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Auctioning Public Office

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    Abstract

    Campaign promises and campaign spending are modelled as integral parts of a signaling mechanism that transmits information about can- didates' abilities and proposed policies to the voters. We suggest that viewing promises and spending as inseparable parts of the same mechanism is essential in moving towards providing a microfoundation framework of political campaigns. Political competition in spending and promising is modeled as an auction which enables us to derive results about the laws governing political campaigns. The degree of commitment is crucial to the mixture of signaling used by candidates.

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    Bibliographic Info

    Paper provided by Department of Economics, University of Macedonia in its series Discussion Paper Series with number 2008_08.

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    Date of creation: Sep 2008
    Date of revision: Sep 2008
    Handle: RePEc:mcd:mcddps:2008_08

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    Web page: http://www.uom.gr/index.php?tmima=3

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    Keywords: Auctions; Elections; Political Competition; Political Campaigns; Campaign Promises; Campaign Spending.;

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    1. Alesina, Alberto & Spear, Stephen, 1988. "An Overlapping Generations Model of Electoral Competition," Scholarly Articles 4553015, Harvard University Department of Economics.
    2. Costas Roumanias, 2005. "Signaling Through Political Campaigns: Elections As A Revelation Mechanism," Economics and Politics, Wiley Blackwell, Wiley Blackwell, vol. 17(3), pages 367-392, November.
    3. Tim Besley & Stephen Coate, . "An Economic Model of Representative Democracy," Penn CARESS Working Papers, Penn Economics Department ecf70d639d700dba5327ab0c8, Penn Economics Department.
    4. Snyder, James M, Jr, 1990. "Campaign Contributions as Investments: The U.S. House of Representatives, 1980-1986," Journal of Political Economy, University of Chicago Press, University of Chicago Press, vol. 98(6), pages 1195-1227, December.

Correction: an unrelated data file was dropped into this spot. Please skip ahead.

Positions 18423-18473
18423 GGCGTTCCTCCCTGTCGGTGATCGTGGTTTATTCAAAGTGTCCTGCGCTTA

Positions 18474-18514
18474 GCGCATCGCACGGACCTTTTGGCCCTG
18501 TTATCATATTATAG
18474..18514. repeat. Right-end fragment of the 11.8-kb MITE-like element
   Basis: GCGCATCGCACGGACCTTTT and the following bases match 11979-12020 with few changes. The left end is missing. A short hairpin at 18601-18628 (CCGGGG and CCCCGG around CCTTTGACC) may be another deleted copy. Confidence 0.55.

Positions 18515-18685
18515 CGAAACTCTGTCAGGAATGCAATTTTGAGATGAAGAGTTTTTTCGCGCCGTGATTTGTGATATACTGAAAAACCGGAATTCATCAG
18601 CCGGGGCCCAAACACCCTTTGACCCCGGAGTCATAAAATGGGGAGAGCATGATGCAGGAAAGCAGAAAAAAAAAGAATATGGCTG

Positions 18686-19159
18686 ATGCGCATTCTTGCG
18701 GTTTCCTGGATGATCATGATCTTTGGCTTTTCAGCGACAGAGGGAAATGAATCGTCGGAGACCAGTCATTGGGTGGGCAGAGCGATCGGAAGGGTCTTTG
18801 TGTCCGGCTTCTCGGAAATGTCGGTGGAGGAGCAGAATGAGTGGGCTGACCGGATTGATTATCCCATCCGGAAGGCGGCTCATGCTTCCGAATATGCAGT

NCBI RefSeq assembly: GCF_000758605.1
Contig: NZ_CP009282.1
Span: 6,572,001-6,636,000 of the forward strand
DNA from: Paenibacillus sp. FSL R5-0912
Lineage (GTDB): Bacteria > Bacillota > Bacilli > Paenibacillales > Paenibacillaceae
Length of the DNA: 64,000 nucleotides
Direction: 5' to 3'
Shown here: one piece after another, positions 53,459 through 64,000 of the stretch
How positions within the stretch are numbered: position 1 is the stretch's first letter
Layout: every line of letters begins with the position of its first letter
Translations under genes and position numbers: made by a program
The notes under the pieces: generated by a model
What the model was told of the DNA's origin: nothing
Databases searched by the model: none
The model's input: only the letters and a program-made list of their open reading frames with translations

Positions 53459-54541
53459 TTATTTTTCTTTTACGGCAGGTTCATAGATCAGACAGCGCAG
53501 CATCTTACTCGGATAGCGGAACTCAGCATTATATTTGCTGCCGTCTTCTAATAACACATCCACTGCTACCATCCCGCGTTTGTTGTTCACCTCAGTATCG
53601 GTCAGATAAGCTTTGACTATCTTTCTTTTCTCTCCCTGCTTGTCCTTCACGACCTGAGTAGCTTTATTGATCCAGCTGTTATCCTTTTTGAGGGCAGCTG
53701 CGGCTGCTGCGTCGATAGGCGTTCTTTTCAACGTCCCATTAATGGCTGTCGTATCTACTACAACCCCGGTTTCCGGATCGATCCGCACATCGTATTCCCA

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    6. Kenneth Rogoff & Anne Sibert, 1986. "Elections and Macroeconomic Policy Cycles," NBER Working Papers 1838, National Bureau of Economic Research, Inc.
    7. Alesina, Alberto, 1988. "Credibility and Policy Convergence in a Two-Party System with Rational Voters," American Economic Review, American Economic Association, American Economic Association, vol. 78(4), pages 796-805, September.
    8. Prat, Andrea, 1999. "Campaign Advertising and Voter Welfare," CEPR Discussion Papers, C.E.P.R. Discussion Papers 2152, C.E.P.R. Discussion Papers.
    9. Spence, A Michael, 1973. "Job Market Signaling," The Quarterly Journal of Economics, MIT Press, MIT Press, vol. 87(3), pages 355-74, August.
    10. Kenneth Rogoff, 1987. "Equilibrium Political Budget Cycles," NBER Working Papers 2428, National Bureau of Economic Research, Inc.
    11. Eddie Dekel & Matthew O. Jackson & Asher Wolinsky, 2008. "Vote Buying: General Elections," Journal of Political Economy, University of Chicago Press, University of Chicago Press, vol. 116(2), pages 351-380, 04.
    12. Kirkegaard Rene, 2008. "Comparative Statics and Welfare in Heterogeneous All-Pay Auctions: Bribes, Caps, and Performance Thresholds," The B.E. Journal of Theoretical Economics, De Gruyter, De Gruyter, vol. 8(1), pages 1-32, September.
    13. Maskin, Eric S & Riley, John G, 1984. "Optimal Auctions with Risk Averse Buyers," Econometrica, Econometric Society, Econometric Society, vol. 52(6), pages 1473-1518, November.
    14. Grossman, Gene M & Helpman, Elhanan, 1996. "Electoral Competition and Special Interest Politics," Review of Economic Studies, Wiley Blackwell, Wiley Blackwell, vol. 63(2), pages 265-86, April.
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